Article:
It inspired me to take a look how the language had progressed since then. Up until that time I’d assumed that the language had kinda faded away but Object Pascal was still being used under the hood of the Delphi IDE as well as being improved in Free Pascal and Lazarus.
Without realising it, I’d been using software written in Pascal every day.

Ubuntu Control Center
Kingsoft Office
PhpED from NuSphere
Fruity Loops-Digital Audio Workstation
Transmission Remote GUI
Age Of Wonders II
CoffeeCup HTML Editor
Morfik WebOS AppsBuilder

I downloaded a copy of Lazarus and, after following a few tutorials, I was able to create a simple text editor in only a few minutes. Just by dragging and dropping a few components onto a form and writing some simple commands (I’d apparently retained quite a bit of Pascal knowledge, somewhere in the darker, unused portions of my brain over the years.).
The syntax is simple, a basic example of a currency conversion program (one of the first things I always write in a new language… it’s kinda like my ‘Hello World’) looks like this:


program exchange1;

  rate = 5.6;

   amount, result : real;

  result := 0;
  write ('Enter amount in GBP £');
  read (amount);
  result := amount * rate;
  writeln ('Amount is ',result:4:2,'zł');

And that’s all it takes to convert an amount from British pounds to Polish złoty. If you want to go a step further and have the program get the latest exchange rates online so that the result is more accurate then:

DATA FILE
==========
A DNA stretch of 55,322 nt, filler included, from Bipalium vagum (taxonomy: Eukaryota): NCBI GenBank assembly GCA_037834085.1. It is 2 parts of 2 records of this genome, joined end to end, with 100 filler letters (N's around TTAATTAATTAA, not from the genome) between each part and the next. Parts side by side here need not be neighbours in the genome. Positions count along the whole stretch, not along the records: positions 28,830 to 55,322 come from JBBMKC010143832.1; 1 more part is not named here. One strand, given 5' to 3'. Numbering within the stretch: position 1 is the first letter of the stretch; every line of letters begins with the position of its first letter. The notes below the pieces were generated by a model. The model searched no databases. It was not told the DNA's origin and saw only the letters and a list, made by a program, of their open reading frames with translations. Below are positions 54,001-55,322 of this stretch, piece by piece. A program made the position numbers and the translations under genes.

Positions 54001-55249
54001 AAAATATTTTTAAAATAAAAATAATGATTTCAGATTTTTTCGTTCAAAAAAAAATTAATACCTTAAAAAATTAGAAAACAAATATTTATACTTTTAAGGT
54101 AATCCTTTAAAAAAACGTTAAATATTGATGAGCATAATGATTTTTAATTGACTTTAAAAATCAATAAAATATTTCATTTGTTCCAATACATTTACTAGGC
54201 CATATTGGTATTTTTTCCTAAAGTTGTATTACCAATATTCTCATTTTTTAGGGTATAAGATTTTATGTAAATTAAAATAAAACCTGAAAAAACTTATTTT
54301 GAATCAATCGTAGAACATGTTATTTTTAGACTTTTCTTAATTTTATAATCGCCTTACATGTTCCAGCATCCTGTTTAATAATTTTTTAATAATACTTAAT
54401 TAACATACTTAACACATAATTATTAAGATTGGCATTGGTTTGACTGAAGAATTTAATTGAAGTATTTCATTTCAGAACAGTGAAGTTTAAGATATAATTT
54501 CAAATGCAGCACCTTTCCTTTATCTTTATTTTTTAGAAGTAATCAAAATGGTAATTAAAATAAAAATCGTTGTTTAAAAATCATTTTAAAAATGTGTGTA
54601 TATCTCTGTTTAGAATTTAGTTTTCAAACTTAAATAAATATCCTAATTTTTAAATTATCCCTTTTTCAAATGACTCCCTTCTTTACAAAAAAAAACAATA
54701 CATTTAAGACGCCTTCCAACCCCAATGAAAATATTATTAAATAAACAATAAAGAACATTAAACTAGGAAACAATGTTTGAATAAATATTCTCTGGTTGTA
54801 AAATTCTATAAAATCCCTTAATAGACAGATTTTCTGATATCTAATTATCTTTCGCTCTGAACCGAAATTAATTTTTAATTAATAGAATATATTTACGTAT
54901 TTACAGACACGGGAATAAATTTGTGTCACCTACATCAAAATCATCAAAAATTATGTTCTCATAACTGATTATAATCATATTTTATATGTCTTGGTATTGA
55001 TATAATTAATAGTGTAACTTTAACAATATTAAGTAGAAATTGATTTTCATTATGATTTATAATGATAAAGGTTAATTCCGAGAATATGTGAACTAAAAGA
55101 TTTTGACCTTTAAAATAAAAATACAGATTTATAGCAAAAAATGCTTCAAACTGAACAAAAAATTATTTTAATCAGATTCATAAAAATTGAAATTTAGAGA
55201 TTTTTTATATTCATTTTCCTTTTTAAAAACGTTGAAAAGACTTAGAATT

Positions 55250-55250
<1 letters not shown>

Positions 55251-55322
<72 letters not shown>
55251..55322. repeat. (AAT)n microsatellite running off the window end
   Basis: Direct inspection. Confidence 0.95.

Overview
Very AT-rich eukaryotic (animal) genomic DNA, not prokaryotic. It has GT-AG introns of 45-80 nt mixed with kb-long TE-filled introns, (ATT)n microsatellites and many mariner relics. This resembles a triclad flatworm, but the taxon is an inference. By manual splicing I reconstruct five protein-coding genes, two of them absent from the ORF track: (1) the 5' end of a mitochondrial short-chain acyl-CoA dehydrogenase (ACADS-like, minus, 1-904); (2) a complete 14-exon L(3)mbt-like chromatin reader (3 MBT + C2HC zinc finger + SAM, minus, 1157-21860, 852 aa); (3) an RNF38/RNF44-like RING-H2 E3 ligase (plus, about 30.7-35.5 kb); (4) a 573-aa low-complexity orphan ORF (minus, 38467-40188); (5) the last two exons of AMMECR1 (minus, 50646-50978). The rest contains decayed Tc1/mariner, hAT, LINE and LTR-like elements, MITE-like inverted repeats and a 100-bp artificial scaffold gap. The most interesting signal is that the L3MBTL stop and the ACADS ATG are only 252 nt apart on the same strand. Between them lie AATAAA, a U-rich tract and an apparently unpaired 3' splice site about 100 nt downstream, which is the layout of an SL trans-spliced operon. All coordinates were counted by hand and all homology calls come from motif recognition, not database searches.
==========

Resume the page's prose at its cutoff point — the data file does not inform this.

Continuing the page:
{$mode objfpc}{$H+}

uses fphttpclient, fpjson, jsonparser;

  S : String;
  J: TJSONData;
  initialAmount, endAmount, rate: real;

  With TFPHttpClient.Create(Nil) do
    J:= GetJSON(S);
    rate := J.FindPath('rates.PLN').AsFloat;
    writeln ('Current exchange rate of GBP to Polish złoty: ',rate:2:2);
    write ('Enter initial amount in GBP £');
    readln (initialAmount);
    endAmount := initialAmount * rate;
    writeln ('Is equal to zł',endAmount:2:2);    

It’s only slightly longer and maybe not as easy to read at first glance, although that’s mainly due to the exchange rates being in the JSON format.

Now, most people that I know use their PC to access Facebook or to watch YouTube videos and that’s pretty much it. Computer code looks so arcane that they think that they ‘don’t have the right kind of brain’ to be able to understand it, or they just don’t see any reason to learn it.
It’s a great feeling though, to write a few lines of code and create something that didn’t exist before.

There’s the challenge of learning something new together with having a piece of software at the end of it that you created.
I seriously recommend taking the time to learn a little about coding, whether it’s Javascript and PHP for web development or Scratch so that you can sit down with your kids and make a simple animation or game.

The next time that you’re using a program and think ‘It would be so much easier if it did things this way’, consider making those changes yourself and submitting them back to the community.

So why do I enjoy it?
Because it’s fun, creative and there are no limits to what you can come up with.

….some days

2 states of every programmer